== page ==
Jesus said that the Father will cut off every branch in him that bears no fruit. Did he mean every branch that has never borne fruit, or every branch that no longer bears fruit? We don't know, but he probably meant the latter.

I would say that every true believer will bear some spiritual fruit initially, because a changed life is the proof that we've been born again (1Jo 3:9–10).

Jesus said that if a man remains in him he will bear much fruit, so how can those who are in Christ fail to bear fruit? The answer is that they don't remain in him.

'Remain in me, and I will remain in you. No branch can bear fruit by itself; it must remain in the vine. Neither can you bear fruit unless you remain in me.' (v4)

That is a conditional statement. Jesus remaining in us depends upon us remaining in him. That truth can be seen in the lives of backsliders.

Do you know any backsliders? They no longer spend time with the Lord in prayer; they no longer meet with others to worship him; their Bibles gather dust in a corner. Consequently, the flame that once burned so brightly within them, if it hasn't gone out completely, is now no more than a flicker.

Where is the love, where is the joy, where is the peace they once had? It's all but left them; God's glory has departed from their lives. Is that the Lord's fault? No, it's their own fault: they haven't remained in him. Jesus said:

'If anyone does not remain in me, he is like a branch that is thrown away and withers; such branches are picked up, thrown into the fire and burned.' (v6)

If we don't remain in Jesus, ie if we don't continue in our relationship with him, we will shrivel up, spiritually, and die.

Does the Lord want that to happen? No he doesn't. He said that we haven't chosen him, but he has chosen us and has appointed us to bear fruit for the Father (Joh 15:16). Jesus wants us to bear fruit, showing ourselves to be his disciples (Joh 15:8).

The key to fruit-bearing is remaining. Jesus used the word eleven times in Joh 15 in the space of only seven verses (v4–10). If we continue in the relationship we had with the Lord when we were first saved—loving and worshipping him, and studying his Word—then we will bear much fruit: he's promised that. But if we don't, we won't.

It's our responsibility to remain in the vine and to draw the nourishing sap from the vine so we can produce fruit for the Father. Without him we can do nothing (v5).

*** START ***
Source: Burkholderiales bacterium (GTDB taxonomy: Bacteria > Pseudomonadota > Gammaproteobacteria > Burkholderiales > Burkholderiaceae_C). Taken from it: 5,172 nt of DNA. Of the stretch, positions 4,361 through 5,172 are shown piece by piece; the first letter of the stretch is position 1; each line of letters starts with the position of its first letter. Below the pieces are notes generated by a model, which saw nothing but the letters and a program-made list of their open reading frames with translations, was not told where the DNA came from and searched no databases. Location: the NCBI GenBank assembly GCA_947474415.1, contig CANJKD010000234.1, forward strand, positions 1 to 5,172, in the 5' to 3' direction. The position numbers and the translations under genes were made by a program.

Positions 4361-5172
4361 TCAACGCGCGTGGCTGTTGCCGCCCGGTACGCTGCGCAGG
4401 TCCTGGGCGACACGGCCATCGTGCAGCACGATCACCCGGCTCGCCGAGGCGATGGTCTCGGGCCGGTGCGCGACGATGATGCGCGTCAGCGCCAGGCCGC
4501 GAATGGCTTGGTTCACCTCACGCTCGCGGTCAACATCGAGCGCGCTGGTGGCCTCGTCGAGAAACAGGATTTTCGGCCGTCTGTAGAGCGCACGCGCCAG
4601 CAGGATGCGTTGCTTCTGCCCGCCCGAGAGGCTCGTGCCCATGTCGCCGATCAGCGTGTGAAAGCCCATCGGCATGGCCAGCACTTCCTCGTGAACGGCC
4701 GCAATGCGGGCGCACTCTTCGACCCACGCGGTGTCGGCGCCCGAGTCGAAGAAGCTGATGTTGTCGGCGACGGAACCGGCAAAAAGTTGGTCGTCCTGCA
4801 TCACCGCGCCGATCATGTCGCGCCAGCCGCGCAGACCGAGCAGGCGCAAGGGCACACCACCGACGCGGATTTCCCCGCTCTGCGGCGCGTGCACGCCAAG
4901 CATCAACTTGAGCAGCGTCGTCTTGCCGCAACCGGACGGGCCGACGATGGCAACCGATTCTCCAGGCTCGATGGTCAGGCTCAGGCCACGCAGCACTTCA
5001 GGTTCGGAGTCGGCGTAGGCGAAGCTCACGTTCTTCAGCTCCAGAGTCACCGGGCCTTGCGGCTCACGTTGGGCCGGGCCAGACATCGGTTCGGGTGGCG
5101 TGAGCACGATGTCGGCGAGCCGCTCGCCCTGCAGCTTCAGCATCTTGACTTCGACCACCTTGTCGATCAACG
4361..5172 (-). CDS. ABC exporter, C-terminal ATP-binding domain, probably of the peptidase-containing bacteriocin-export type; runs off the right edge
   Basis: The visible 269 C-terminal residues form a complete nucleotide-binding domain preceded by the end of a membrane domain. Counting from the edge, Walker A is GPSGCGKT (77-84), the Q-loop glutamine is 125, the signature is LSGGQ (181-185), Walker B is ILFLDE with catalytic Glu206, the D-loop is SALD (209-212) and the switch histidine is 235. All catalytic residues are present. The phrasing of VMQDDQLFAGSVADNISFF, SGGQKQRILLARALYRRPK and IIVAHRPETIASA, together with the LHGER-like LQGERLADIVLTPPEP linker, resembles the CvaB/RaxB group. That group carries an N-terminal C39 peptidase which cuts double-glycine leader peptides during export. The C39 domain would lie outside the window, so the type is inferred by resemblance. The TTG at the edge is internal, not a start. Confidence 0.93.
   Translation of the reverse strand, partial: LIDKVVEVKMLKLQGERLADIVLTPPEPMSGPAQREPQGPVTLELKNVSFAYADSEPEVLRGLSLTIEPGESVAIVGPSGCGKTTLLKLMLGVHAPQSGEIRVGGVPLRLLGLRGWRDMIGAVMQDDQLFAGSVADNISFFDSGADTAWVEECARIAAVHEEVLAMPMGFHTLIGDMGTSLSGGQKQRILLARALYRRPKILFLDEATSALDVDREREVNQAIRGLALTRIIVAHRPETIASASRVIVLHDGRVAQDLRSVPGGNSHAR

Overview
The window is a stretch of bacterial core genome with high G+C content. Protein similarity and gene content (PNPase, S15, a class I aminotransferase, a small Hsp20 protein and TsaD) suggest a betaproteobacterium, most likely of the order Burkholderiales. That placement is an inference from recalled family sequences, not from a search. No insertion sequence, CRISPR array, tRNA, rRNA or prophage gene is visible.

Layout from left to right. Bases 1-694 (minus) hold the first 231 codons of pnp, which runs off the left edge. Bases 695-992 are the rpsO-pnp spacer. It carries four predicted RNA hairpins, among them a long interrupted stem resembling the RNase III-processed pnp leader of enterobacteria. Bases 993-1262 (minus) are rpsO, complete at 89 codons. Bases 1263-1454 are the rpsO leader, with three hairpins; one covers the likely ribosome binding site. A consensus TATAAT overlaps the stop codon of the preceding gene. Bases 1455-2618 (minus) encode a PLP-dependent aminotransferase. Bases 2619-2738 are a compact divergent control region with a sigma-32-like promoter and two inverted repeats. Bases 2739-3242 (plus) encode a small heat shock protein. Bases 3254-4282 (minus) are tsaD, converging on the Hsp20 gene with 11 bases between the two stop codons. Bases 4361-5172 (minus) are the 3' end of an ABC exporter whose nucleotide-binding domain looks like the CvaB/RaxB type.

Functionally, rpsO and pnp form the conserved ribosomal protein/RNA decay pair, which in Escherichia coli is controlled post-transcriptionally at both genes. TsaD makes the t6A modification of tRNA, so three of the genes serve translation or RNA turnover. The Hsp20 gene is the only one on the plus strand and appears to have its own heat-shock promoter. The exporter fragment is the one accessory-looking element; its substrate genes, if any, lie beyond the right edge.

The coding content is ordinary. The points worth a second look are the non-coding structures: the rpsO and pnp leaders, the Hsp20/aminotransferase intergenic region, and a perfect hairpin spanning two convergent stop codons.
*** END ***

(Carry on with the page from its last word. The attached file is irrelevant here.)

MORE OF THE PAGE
David's backsliding

If fruit-bearing is necessary for salvation we should be able to find Old Testament believers who bore fruit for God, and we can. King David is a good example, not only of fruit-bearing, but also of backsliding.

During a bout of backsliding David committed adultery with Bathsheba. Then, when he learned she was pregnant, he arranged for her husband to be killed to conceal his sin (2Sa 11:1–17).

If we stop walking with the Lord we begin to return to our pre-saved state. We lose awareness of what is right and wrong and find we no longer have the power to resist sin. It's the start of a downward spiral which, if left unchecked, results in death (Rom 6:23).

Fortunately for David, he came to his senses, repented of his sin (Psa 51:1–17) and the Lord forgave him. That shows the extent of our Lord's forgiveness, and that backsliders can be restored, even from the darkest of depths (Jam 5:19–20). He then returned to walking with the Lord.

Why has God put this into his Word? He's put it there to show us that if David, who otherwise lived a godly life, could fall into sin, then any one of us can and we must guard ourselves against it (1Co 10:12). How do we do that? By staying close to Jesus. The power to resist sin is found in God alone. If we walk away from God we lose that power.

David's fruit-bearing

We sometimes refer to the fruit of the Spirit as the fruits of the Spirit (plural) but, according to the Bible, there is only one fruit (singular) with nine separate parts. The gifts of the Spirit (1Co 12:7–11) are manifested instantaneously in our lives, whereas the fruit (as in the natural world) takes time to grow.

All nine parts of the fruit were produced in David's life:

Because David was born again and indwelt by the Spirit of God he bore fruit for God. Every child of God will do the same, providing they remain in the vine.

Michael Graham
March 2010

Scripture taken from the Holy Bible, New International Version ®. NIV ®. Copyright © 1973, 1978, 1984 by International Bible Society.